Sublime … Not So Ridiculous?

‘Theory developed by Edmund Burke in the mid eighteenth century, where he defined sublime art as art that refers to a greatness beyond all possibility of calculation, measurement or imitation’ (, 2018). (2018) informs us:

‘The theory of sublime art was put forward by Edmund Burke in A Philosophical Enquiry into the Origin of our Ideas of the Sublime and Beautiful published in 1757. He defined the sublime as an artistic effect productive of the strongest emotion the mind is capable of feeling. He wrote ‘whatever is in any sort terrible or is conversant about terrible objects or operates in a manner analogous to terror, is a source of the sublime’.

This would appear to be in direct contrast with the definition provided by the Oxford Dictionary for the word sublime:

‘Of a feature of nature or art: that fills the mind with a sense of overwhelming grandeur or irresistible power; that inspires awe, great reverence, or other high emotion, by reason of its beauty, vastness, or grandeur’ (Oxford English Dictionary, 2018).

On one hand, sublime is seemingly used to refer to strong emotions associated with terror, on the other hand it is used to refer to awe inspiring greatness relating to some physical attribute including, but not limited to, beauty.

The two seem very much at odds, both statements cannot be correct.

How do we reconcile this dissonance?

Before attempting an answer, I need to determine how this is relevant to my practice?

Previously I have described the observation and craftsmanship shown by Vermeer in producing the light fall-off in The Milkmaid as sublime. It has been suggested that my use of the term is incorrect.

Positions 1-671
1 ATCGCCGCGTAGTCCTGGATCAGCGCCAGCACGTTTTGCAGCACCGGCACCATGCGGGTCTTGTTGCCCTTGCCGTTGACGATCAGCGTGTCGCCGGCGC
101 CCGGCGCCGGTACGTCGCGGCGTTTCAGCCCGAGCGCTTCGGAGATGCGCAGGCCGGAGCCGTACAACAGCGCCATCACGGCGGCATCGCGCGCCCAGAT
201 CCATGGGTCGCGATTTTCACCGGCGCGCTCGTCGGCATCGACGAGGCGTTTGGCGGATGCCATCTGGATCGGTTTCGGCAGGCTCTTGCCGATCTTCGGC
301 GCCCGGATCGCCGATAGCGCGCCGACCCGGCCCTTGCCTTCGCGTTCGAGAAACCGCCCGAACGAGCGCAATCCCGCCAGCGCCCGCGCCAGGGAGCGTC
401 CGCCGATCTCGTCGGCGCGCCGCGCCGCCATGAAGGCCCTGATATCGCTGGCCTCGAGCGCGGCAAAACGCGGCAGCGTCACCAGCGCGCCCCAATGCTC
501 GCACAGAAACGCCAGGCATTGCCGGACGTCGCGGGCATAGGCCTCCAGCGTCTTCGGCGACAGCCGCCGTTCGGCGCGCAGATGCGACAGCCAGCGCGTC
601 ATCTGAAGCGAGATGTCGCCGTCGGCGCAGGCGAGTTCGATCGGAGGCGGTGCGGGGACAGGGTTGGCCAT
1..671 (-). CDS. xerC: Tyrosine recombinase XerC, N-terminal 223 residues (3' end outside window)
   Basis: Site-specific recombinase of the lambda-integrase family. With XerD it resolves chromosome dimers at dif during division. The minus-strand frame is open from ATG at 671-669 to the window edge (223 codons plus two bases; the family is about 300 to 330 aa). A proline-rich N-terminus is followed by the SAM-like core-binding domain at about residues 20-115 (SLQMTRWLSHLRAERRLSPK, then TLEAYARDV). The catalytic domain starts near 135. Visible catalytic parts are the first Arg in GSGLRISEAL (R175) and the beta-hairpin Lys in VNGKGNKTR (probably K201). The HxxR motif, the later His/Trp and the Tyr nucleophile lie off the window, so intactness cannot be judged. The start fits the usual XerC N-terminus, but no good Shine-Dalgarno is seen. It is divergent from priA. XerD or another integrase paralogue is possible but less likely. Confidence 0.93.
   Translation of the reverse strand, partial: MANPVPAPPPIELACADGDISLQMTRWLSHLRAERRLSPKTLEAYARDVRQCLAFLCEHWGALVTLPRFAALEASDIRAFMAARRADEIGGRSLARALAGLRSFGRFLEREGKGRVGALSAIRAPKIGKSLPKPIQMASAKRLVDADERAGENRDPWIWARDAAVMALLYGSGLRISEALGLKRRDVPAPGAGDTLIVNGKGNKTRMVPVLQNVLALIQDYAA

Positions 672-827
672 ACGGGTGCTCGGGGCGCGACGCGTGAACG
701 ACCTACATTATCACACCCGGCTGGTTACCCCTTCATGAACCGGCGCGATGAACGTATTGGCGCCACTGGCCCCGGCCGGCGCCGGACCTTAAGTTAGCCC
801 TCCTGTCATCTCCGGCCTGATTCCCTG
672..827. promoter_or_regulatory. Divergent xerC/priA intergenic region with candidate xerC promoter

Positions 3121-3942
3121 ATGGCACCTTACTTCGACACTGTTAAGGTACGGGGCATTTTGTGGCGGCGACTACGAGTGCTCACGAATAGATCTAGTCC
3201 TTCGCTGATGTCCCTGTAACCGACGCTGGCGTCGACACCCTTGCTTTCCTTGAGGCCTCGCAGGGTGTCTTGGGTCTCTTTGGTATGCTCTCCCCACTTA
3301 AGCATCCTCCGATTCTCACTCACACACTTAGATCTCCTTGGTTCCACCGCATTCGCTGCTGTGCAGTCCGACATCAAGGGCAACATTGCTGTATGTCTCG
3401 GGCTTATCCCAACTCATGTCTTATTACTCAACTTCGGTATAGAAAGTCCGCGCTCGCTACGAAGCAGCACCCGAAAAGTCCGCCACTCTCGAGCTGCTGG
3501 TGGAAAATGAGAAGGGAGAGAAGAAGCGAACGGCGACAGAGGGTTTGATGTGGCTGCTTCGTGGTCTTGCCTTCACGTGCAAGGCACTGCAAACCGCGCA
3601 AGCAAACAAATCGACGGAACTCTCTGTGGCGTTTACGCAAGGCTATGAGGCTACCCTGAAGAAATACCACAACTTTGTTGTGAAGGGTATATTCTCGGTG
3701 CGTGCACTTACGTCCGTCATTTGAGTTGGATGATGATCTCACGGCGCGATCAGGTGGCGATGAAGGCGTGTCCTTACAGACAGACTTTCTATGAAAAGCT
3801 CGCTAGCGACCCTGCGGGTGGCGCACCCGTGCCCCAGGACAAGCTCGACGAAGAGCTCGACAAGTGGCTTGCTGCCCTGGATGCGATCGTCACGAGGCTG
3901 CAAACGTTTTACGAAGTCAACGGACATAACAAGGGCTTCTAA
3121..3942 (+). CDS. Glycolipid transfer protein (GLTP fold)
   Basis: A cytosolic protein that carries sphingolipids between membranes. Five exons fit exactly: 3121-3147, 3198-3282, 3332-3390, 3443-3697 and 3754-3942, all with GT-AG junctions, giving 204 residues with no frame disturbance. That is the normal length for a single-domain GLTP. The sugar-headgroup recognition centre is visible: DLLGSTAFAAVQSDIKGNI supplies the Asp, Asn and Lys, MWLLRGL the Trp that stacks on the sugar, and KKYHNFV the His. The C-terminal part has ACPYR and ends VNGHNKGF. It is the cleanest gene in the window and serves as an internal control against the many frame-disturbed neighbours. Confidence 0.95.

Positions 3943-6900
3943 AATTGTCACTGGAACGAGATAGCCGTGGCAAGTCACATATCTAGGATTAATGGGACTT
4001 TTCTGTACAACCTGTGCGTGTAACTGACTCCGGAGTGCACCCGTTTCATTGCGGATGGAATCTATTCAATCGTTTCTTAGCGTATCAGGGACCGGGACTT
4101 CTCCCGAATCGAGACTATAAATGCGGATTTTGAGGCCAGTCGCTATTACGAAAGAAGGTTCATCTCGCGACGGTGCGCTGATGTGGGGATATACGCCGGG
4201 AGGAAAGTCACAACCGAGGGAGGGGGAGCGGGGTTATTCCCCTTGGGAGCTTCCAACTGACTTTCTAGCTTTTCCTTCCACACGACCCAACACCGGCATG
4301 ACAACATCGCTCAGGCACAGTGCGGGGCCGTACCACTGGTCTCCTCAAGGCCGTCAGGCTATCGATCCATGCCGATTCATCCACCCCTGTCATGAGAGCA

I didn’t agree with this notion on the occasions that the suggestion was made, and I don’t agree with it now.

For me, the important thing is to recognise and accept that one definition of the sublime does not preclude any or all other definitions.

Use of the term, that is to say which definition of the term is used, is very much context dependent. And this brings me very nicely to my final point.

I think this discourse is also relevant to my practice from the point of increasing my visual literacy and associated vocabulary.

Vermeer painted in such a way that light has a presence, a vibrancy all of its own – it is awe-inspiring and, for me at least, retains the right to be described as sublime.



“sublime, adj. and n.”. OED Online. Oxford University Press, January 2018 [Online]. Available at: (Accessed 25 January 2018) ca. 2018. Art Terms entry: ‘sublime’ [Online]. Available at: (Accessed: Thursday 25 January 2018)

Leave a Reply

Fill in your details below or click an icon to log in: Logo

You are commenting using your account. Log Out /  Change )

Twitter picture

You are commenting using your Twitter account. Log Out /  Change )

Facebook photo

You are commenting using your Facebook account. Log Out /  Change )

Connecting to %s

This site uses Akismet to reduce spam. Learn how your comment data is processed.